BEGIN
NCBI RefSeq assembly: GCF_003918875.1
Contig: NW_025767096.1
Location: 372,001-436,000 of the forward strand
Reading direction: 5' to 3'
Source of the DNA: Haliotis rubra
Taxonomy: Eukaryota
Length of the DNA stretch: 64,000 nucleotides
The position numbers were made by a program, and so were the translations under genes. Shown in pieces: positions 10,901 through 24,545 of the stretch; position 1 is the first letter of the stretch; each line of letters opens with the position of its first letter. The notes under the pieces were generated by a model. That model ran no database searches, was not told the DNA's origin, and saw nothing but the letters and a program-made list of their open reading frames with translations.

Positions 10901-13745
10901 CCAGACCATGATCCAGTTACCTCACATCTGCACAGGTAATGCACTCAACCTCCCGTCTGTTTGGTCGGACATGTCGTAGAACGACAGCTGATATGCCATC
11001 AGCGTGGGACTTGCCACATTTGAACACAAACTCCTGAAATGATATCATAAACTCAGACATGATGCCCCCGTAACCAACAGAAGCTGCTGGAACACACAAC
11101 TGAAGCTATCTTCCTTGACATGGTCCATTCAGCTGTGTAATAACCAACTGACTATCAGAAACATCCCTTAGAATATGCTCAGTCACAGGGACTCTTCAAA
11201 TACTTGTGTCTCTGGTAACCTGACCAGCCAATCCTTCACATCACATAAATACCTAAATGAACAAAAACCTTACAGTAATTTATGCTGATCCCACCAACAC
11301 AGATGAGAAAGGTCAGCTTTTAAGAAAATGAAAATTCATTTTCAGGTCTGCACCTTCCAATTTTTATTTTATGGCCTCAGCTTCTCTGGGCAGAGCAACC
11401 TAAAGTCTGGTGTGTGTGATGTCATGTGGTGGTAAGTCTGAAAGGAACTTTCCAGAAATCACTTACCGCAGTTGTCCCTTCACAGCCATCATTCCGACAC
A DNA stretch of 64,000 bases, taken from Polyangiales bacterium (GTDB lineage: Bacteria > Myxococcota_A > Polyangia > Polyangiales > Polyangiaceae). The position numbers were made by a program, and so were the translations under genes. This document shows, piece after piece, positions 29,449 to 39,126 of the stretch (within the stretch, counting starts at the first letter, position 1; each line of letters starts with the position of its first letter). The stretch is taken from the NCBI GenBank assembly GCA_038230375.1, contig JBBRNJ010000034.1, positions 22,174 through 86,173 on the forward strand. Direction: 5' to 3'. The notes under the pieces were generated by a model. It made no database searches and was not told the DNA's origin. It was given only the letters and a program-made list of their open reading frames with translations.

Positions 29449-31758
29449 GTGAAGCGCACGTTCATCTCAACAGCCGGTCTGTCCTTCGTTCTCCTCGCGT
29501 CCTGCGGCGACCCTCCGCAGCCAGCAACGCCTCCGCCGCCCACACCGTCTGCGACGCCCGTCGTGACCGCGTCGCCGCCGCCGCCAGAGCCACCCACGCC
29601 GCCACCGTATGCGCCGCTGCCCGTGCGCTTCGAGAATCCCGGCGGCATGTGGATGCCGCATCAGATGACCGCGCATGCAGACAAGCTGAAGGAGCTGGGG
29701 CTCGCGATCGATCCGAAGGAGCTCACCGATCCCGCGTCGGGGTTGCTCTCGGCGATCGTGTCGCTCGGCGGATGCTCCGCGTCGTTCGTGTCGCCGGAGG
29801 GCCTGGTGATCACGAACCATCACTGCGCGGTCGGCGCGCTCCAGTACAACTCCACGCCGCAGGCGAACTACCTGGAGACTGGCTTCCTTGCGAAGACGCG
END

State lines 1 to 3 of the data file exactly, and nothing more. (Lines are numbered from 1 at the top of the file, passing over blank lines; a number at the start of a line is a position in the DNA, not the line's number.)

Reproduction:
NCBI RefSeq assembly: GCF_003918875.1
Contig: NW_025767096.1
Location: 372,001-436,000 of the forward strand